About this Recording
8.572450 - LUTOSLAWSKI, W.: Partita / Interlude / Chain I and II / Chantefleurs et Chantefables (Lutoslawski's Last Concert) (New Music Concerts, Lutoslawski)

Witold Lutosławski (1913–1994)
Partita • Interlude • Chain 2 • Chantefleurs et Chantefables • Chain 1


Born in Warsaw on 25 January 1913, Witold Lutosławski began improvising on the piano at the age of six. Three years later, having taught himself enough to notate a short piano prelude, he reached the conclusion that “it was my fate to compose music”. He took his first music lessons at the age of eleven and enrolled at the Warsaw Conservatoire in 1932. While completing his degrees in performance (piano and violin, 1936) and composition (1937) he also studied mathematics at Warsaw University. The première of his Symphonic Variations in June 1939 encouraged him to complete his studies in Paris, but his plans were soon shattered by the Nazi invasion of Poland in September.

After his capture by the Germans Lutosławski was assigned to the command of a military radio station near Kraków. Fortunately, he was able to escape and wend his way back to Warsaw. During the years of the occupation, public concerts were strictly monitored by the Nazi regime. Lutosławski managed to conceal his fugitive status by forming a piano duo with his colleague, the composer Andrzej Panufnik, and restricting his performances to the relative anonymity of the cafés of the city. For five years they performed popular Polish music, abridged versions of the classics, and the occasional jazz number. The only surviving manuscript amongst the hundreds of arrangements that formed their repertoire is Lutosławski’s dazzling piano duet, Variations on a Theme of Paganini (1941).

In that year he also began the first of his four Symphonies, though a further six years would pass before its completion. By the time the First Symphony received its première performance Poland was a Soviet satellite and subject to the same Stalinist cultural policies that had twice muzzled Shostakovich in 1935 and 1948. Forty years later, in a conversation with Bogdan Gieraczynski, Lutosławski recounted the circumstances surrounding the première:

…My Symphony was labelled ‘formalist’ and, as such, was not performed in my own country for ten years. After the performance of the work at the Polish National Philharmonic Hall in 1949, the minister of culture stormed into the conductor’s room and in front of a dozen people announced that a composer like me ought to be thrown under the wheels of a streetcar. It is interesting that this was not meant as a joke—he was really furious.

Lutosławski was dejected by this dangerous turn of events, which portended a grim future of consigning his compositions to the safety of his desk drawer in the forlorn hope that they might someday be discovered. He survived through the creation of so-called “functional music,” producing a succession of 66 scores consisting of background music for radio plays, five film scores, incidental music for the theatre and educational materials. His principal symphonic work of this era was the compelling Concerto for Orchestra of 1950–54. He discussed this stage of his career with Richard Duffalo in 1987:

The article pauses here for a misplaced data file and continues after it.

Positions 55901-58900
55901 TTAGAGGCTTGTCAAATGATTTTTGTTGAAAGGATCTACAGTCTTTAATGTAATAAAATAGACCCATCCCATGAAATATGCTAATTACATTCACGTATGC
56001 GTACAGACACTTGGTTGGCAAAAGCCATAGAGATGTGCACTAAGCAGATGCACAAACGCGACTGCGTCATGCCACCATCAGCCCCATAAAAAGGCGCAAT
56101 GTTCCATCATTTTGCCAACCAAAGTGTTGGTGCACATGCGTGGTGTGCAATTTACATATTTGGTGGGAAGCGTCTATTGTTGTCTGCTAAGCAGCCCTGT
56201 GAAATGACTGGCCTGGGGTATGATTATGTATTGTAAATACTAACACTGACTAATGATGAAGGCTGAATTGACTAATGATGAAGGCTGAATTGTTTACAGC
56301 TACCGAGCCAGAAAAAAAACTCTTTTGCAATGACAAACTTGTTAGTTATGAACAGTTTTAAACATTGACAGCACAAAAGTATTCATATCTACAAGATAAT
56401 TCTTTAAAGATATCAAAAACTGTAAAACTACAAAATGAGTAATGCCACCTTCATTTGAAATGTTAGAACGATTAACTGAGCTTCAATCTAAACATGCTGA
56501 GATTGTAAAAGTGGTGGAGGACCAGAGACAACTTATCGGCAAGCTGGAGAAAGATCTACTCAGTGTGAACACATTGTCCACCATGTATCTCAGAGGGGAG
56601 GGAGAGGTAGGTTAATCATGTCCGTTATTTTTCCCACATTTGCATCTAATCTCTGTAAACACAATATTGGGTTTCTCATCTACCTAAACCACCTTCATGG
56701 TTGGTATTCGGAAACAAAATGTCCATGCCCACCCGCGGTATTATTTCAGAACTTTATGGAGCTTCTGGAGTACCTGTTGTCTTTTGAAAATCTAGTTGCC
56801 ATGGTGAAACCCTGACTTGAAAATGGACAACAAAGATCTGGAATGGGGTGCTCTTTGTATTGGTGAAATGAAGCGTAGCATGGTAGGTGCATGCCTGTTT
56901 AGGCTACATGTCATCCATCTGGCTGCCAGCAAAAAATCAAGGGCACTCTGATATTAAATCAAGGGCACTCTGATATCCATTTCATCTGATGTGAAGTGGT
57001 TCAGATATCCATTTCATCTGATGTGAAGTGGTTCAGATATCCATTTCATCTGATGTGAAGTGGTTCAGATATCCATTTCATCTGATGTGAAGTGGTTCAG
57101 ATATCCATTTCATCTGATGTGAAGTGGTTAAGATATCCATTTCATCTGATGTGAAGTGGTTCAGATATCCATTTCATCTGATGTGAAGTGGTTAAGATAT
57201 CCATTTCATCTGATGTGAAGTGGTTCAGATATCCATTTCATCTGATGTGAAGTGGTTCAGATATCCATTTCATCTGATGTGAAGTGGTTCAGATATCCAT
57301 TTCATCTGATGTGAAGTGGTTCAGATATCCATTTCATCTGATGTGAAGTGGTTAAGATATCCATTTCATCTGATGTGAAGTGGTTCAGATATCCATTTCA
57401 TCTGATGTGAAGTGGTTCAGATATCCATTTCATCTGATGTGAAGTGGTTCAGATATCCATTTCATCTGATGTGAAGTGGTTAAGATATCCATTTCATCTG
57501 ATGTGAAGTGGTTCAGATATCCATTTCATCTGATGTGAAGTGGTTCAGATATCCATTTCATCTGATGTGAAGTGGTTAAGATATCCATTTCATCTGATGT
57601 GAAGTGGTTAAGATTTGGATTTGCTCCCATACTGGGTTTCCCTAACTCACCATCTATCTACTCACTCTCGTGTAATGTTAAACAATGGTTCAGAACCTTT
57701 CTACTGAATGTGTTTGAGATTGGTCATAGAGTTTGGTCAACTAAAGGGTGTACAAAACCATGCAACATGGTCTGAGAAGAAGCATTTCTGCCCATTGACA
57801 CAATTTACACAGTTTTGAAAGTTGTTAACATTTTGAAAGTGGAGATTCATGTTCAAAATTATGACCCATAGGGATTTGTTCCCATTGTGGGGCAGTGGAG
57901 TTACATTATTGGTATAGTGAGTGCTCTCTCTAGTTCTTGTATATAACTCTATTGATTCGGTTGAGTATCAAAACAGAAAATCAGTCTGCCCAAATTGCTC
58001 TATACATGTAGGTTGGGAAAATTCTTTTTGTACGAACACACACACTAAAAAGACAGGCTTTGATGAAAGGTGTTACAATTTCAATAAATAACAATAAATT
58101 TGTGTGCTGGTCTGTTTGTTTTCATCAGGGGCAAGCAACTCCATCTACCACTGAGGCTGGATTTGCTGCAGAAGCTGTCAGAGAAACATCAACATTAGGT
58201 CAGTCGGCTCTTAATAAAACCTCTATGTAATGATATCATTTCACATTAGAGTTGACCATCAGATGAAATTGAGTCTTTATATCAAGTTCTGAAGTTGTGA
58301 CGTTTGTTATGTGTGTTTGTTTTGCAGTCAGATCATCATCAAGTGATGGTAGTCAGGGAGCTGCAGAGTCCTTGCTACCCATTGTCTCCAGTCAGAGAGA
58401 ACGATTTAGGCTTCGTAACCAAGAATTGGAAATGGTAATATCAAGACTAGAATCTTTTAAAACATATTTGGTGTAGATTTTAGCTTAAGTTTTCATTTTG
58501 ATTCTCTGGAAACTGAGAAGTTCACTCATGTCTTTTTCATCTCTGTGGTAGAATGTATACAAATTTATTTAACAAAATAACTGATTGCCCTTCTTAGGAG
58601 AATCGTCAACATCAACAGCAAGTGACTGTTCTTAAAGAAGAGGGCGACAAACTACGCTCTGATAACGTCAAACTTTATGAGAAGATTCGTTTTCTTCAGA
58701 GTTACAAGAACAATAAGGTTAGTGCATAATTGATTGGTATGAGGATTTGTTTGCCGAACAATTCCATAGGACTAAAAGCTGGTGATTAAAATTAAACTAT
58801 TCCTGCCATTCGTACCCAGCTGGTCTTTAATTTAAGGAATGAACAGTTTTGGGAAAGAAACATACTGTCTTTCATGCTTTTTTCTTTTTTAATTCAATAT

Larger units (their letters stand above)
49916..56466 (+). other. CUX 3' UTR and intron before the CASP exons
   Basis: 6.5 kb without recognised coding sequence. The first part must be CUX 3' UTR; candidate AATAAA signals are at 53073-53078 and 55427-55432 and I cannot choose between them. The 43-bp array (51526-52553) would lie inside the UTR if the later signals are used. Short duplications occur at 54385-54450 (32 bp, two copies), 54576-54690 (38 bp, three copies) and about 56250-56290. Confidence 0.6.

During the work on functional music, I developed a certain kind of style; a style consisting of folk, diatonic tunes, combined with non-tonal counterpoint and some colourful
harmonies…But of course, this was not the music that I really wanted to compose…It was the music I was able to compose…Some think that it was the pressure of government that made me compose with folk-tunes. No! It’s absolutely not true—a sheer misunderstanding. When I was ready to realize my first examples as a result of my work on sound language, I just abandoned folk stuff…In 1955 I got rid of it. Since then I have never used it.

In 1956 the Soviets opened the Eastern borders and the Warsaw Autumn Festival of New Music was established. Though Lutosławski had been permitted to travel abroad occasionally, for most of his colleagues the sudden access to the latest developments in the West amounted to a cultural revolution. For his part, Lutosławski seemed less than enthusiastic about this development:

I was not influenced by the Darmstadt avant-garde. It was terribly alien. I should say that I felt terribly lonely when I realized that everything around me was like that. Followers of Webern’s music and those people like Boulez and Stockhausen were the leading figures…I was terribly sad.

For Lutosławski the act of composition involved the systematic examination of every element of the art, with the ultimate goal of developing a technique powerful enough to sustain a distinctive vision of music. The notion that an artist might settle for less, or willingly appropriate the style of another, was inconceivable to him.

Amongst the first fruits of a euphony he felt he could truly call his own was his Funeral Music for string orchestra of 1958. The keen balance of dramatic structural principles (particularly the dialectics of conflict and resolution) and singular “flow of all twelve tones in a relatively limited space” accomplished in this work placed him firmly in the forefront of contemporary European composers.

The definitive synthesizing element in the refinement of his style was achieved soon after he heard a radio broadcast of John Cage’s Concerto for Piano and Orchestra in 1960. The open form of this work suggested to Lutosławski the possibility of introducing a measure of controlled rhythmic freedom into his music. Beginning with his Jeux Vénitiens of 1961, an element of controlled aleatoricism became a characteristic aspect of his compositions. He remained adamant however, that “the introduction of chance at a precisely anticipated moment is only a means of developing the action, and not an aim in itself.” In practice this takes the form of a signal from the conductor indicating the precise point of entry for those instruments that are not intended to be in coordination with the others.

The music that poured forth from Lutosławski in the following decades includes such cherished works as his String Quartet (1964), the Second (1967), Third (1983), and Fourth (1992) Symphonies, the Livre pour Orchestre (1968), the concertos for cello (1970) and piano (1988), and the song cycles, Trois Poèmes d’Henri Michaux (1963) and Paroles tissées (1965).